The Republicans win! (At the box office)

The rest of the economy is in the shitter, but the movies seem to be doing better than ever (wasn’t that true in the Great Depression, too?). At any rate, last month apparently was the most lucrative January at the box office in history, taking in about a billion dollars. Not that there is a lot of competition, January being the year's nadir for film releases. Nonetheless, that figure is a sign of a thriving industry.

Looking at the rather dismal lineup of movies that came out that month, I’d have to say that the big turnout is a sign  of something else. While the Republican agenda might not have swayed many voters at the polls, it does seem to be drawing them to the cineplexes. Nearly every film that made money last month seems to reflect some aspect of John McCain’s Presidential campaign.

Check out last weekend's winners, for example. The top film, “Taken,” raking in $24.6 million, in which Liam Neeson plays a CIA type out to rescue his daughter from kidnappers, could be seen as an infomercial about the danger of terrorism and the need to resort to extra-legal methods to combat it.

Coming in at #5 with b.o. of $8.6 million is Clint Eastwood’s “Gran Torino,” in which he plays an aging, right wing, reactionar and  intolerant asshole. Who does that remind you of? I thought the character was intended ironically, but do mass audiences do irony?  Either way, it has accumulated $111 million since its release.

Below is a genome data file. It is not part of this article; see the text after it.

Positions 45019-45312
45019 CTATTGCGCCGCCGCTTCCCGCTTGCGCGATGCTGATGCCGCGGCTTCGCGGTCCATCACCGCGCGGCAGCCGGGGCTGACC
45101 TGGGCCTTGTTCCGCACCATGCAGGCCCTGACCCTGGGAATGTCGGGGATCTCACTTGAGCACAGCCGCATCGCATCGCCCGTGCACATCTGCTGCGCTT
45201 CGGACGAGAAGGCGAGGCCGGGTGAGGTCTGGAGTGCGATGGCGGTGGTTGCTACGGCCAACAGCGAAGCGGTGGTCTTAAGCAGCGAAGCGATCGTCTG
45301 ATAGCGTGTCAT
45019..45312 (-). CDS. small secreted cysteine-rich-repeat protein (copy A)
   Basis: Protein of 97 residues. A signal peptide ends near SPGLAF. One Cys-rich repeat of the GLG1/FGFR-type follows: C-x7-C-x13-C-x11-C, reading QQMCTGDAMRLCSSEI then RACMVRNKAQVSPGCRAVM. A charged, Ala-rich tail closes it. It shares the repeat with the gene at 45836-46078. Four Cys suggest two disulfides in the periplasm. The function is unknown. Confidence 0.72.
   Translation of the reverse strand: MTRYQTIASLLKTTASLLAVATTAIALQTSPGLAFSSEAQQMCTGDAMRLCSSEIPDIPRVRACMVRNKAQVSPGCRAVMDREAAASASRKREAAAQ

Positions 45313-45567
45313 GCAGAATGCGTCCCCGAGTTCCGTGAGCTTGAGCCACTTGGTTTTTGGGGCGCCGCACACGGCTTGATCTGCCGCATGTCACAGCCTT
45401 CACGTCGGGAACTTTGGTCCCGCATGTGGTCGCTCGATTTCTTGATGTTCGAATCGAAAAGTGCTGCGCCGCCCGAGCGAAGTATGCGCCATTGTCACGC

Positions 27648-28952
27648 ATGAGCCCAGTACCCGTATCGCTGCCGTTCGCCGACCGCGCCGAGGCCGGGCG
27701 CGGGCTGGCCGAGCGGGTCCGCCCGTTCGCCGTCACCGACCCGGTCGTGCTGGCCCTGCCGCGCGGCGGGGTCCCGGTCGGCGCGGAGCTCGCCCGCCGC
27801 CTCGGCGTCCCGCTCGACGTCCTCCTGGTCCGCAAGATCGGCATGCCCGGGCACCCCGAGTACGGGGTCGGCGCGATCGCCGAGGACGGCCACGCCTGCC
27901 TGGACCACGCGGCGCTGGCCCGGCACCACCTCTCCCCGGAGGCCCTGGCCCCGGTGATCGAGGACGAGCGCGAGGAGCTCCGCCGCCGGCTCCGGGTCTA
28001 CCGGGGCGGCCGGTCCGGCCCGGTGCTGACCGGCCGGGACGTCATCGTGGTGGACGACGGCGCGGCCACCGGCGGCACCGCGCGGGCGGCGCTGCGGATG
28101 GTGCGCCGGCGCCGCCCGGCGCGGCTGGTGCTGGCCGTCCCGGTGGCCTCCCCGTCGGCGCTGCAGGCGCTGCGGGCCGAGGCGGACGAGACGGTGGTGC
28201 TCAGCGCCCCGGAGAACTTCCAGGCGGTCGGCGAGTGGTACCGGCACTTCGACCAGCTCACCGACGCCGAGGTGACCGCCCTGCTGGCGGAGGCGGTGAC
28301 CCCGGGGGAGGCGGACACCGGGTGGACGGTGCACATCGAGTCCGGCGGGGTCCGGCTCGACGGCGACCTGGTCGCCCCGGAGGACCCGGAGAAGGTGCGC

Trailing at #7 but still going strong with $6.75 million is Renee Zellweger's “New in Town.” She’s an elitist unmarried professional woman who for some reason ends up in an icy boondock in Minnesota. No Sarah Palin, that one! What laughs as she’s humiliated and ends up learning a lesson in good old family values and a woman’s proper place!

Then there is the enigma of “Paul Blart, Mall Cop,”  number two (appropriately, apparently) with grosses this week of $14 million (and number one on our critic Brooke Holgerson’s admittedly premature list of the worst films of 2009). It might be the most successful January release of all time, piling up $83.4 million in its first two weeks alone and compelling Lane Brown of “New York” magazine to name a new movie genre after it — the “Blart” (as opposed to “Art,” perhaps) film. As yet the exact definition is still evolving: "The only things Blarts usually share,” says Brown, “are family-friendliness, an inexplicably enormous gross, and a screenplay that seems like it was probably submitted on a dare (also, it helps if a participating actor publicly refers to it as a 'piece of shit.')"

Or as Jeffrey Wells, not putting too fine a point on it, concludes in his comment on the new genre in “Hollywood Elsewhere:” “If I may be so bold, a ‘Blart’ is a film that has hit the jackpot with the lower end of the American middle-class gene pool.”

With folks, in other words, like this guy?


Meanwhile, full disclosure. I haven’t seen any of the above films except for “Gran Torino.” As noted below I was spending much of January at the Palm Springs Film Festival with a bunch of other elitist morans.

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